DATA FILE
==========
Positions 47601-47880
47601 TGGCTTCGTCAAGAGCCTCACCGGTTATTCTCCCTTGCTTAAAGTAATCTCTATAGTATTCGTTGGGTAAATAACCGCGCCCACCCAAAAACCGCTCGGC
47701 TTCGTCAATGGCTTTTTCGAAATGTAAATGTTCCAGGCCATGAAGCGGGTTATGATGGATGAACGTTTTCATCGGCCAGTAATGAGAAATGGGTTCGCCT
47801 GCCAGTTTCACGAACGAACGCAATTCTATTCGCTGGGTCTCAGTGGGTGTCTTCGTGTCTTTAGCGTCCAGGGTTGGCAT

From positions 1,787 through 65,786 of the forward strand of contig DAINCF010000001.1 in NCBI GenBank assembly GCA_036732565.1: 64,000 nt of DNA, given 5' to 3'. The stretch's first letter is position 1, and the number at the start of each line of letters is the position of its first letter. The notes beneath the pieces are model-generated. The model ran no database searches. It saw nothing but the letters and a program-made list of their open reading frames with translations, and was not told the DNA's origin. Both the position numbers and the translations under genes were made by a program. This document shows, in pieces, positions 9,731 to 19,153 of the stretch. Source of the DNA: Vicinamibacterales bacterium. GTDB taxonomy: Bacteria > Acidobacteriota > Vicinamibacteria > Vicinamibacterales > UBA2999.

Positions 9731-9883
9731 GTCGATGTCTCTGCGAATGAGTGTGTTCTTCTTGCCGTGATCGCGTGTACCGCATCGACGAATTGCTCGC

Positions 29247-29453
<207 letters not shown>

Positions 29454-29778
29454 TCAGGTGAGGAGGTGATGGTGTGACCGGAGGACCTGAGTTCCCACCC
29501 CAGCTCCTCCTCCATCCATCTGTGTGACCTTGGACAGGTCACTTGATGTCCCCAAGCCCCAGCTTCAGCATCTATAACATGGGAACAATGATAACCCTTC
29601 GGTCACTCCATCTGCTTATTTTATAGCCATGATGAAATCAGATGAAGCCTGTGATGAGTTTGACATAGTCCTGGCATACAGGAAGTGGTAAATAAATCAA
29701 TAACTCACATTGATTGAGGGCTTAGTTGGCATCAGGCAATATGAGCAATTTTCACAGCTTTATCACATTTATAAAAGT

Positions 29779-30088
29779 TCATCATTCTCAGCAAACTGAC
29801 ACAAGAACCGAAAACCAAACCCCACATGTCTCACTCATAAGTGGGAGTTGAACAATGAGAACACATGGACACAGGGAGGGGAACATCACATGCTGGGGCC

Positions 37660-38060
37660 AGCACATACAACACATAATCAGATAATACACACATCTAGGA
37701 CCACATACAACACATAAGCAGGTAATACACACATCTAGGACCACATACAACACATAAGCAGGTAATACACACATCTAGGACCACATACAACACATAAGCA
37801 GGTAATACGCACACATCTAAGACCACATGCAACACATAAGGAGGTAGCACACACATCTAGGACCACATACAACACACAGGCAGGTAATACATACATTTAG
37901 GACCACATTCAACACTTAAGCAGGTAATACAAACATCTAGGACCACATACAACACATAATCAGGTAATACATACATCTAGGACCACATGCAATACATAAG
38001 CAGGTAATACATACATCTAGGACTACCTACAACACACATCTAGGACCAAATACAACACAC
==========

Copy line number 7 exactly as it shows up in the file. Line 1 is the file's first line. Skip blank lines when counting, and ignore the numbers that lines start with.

9731 GTCGATGTCTCTGCGAATGAGTGTGTTCTTCTTGCCGTGATCGCGTGTACCGCATCGACGAATTGCTCGC